5 Points About Parallel Structure

By Mark Nichol

The following five sentences present various problems with sentence organization. Each is followed by a discussion of the sentence and a revision that addresses the problem.

1. The policy is effective, proportionate, and meets the standards.

Effective has the verb is, and standards is supported by meets, but proportionate has no dance partner. It needs the twin of is, or must share the original instance of the verb, as shown here: “The policy is effective and proportionate and meets the standards.”

2. It was a stated requirement not to further increase but, rather, to reallocate capital.

This sentence is not wrong, but it suffers from a delayed keyword. It’s not clear until after the sentence is read that the intention is to counterpoint the idea of increasing capital with the idea of reallocating capital; capital is too far removed from the first word it is intended to be associated with. When capital is located immediately after that first word, the sentence is clearer, and a pronoun can replace the keyword at the end of the sentence: “It was a stated requirement not to further increase capital but, rather, to reallocate it.”

3. We appreciate your time and contributions to our study.

If “and contributions” is omitted from this sentence, what remains is the ungrammatical “We appreciate your time to our study.” To clarify that time and contributions are not intended to be strictly parallel, the pronoun your should be repeated in order to produce two distinct clauses, where a repetition of “we appreciate” is implied after and: “We appreciate your time and your contributions to our study.”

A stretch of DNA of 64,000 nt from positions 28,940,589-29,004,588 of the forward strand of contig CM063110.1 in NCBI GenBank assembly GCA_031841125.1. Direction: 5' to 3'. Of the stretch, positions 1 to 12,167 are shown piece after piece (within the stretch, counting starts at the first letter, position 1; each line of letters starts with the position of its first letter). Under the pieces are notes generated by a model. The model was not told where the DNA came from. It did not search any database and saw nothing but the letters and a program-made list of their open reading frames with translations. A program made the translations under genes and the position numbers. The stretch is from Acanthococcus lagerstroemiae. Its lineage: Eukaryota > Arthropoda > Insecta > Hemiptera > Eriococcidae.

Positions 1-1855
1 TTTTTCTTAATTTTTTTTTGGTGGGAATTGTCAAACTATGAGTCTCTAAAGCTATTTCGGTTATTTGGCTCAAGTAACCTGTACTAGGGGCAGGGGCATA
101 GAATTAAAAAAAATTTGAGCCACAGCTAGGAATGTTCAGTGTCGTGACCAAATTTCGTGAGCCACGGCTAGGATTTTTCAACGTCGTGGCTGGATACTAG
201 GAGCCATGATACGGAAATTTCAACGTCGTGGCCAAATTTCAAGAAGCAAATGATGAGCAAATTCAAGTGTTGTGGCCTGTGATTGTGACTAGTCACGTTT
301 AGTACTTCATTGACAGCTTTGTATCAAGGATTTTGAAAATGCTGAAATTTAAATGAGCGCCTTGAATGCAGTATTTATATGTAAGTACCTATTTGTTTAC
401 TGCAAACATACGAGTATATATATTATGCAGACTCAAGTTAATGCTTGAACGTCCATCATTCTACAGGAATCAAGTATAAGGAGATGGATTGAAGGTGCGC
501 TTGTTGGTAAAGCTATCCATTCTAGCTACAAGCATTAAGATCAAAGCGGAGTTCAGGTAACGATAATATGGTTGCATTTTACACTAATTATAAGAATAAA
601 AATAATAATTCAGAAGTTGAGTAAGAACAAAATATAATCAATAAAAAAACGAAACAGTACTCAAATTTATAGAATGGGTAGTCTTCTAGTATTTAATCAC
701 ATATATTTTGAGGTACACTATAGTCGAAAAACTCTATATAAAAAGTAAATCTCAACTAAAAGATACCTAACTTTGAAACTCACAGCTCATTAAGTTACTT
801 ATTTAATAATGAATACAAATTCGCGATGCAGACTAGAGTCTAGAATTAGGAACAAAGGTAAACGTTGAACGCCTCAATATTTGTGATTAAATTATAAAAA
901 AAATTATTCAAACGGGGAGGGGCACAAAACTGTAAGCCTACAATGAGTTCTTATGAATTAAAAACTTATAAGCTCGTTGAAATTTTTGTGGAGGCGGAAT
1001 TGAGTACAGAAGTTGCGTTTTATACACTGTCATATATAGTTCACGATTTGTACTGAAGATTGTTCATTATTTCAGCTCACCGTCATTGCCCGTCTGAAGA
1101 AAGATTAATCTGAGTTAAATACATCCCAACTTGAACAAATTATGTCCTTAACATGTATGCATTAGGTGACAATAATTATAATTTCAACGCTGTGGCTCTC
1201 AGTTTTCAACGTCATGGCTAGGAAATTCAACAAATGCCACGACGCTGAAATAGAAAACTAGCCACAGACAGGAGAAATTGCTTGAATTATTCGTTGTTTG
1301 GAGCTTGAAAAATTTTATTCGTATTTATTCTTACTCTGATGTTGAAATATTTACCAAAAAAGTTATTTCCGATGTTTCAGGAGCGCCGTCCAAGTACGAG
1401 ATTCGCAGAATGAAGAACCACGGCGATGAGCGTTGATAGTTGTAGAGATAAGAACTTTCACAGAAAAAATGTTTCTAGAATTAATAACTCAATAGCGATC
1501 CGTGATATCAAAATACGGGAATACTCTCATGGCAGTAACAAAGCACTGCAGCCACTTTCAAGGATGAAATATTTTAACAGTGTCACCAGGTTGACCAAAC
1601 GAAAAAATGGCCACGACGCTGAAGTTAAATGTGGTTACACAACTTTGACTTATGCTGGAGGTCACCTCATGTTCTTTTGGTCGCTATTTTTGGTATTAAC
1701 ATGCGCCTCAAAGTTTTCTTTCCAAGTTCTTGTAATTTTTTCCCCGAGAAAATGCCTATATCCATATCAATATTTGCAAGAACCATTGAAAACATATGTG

4. They might be confronted with situations that they may not have experienced before and might test them to their limits.

In the simple sentence “They might be confronted with situations that they may not have experienced before,” that is optional. However, in a more complex statement, it is necessary not once, but twice, to signal that “they may not have experienced before” and “might test them to their limits” are parallel phrases: “They might be confronted with situations that they may not have experienced before and that might test them to their limits.”

5. The Board of Governors of the Federal Reserve System, the Federal Deposit Insurance Corporation, the National Credit Union Administration, and the Office of the Comptroller of the Currency issued a joint statement on the new rules.

The phrase “Board of Governors” applies only to the Federal Reserve System, so the first item in this list needs to be set off from the rest (rather, the list needs to be set off from this item) so that no implication that each of the other entities has a board of governors exists: “The Board of Governors of the Federal Reserve System, as well as the Federal Deposit Insurance Corporation, the National Credit Union Administration, and the Office of the Comptroller of the Currency, issued a joint statement on the new rules.”

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1 Response to “5 Points About Parallel Structure”

  • Anne-Marie

    “…so that no implication that each of the other entities has a board of governors exists:…”

    This part of this sentence was confusing to me. It made better sense when I relocated exists to come after implication.

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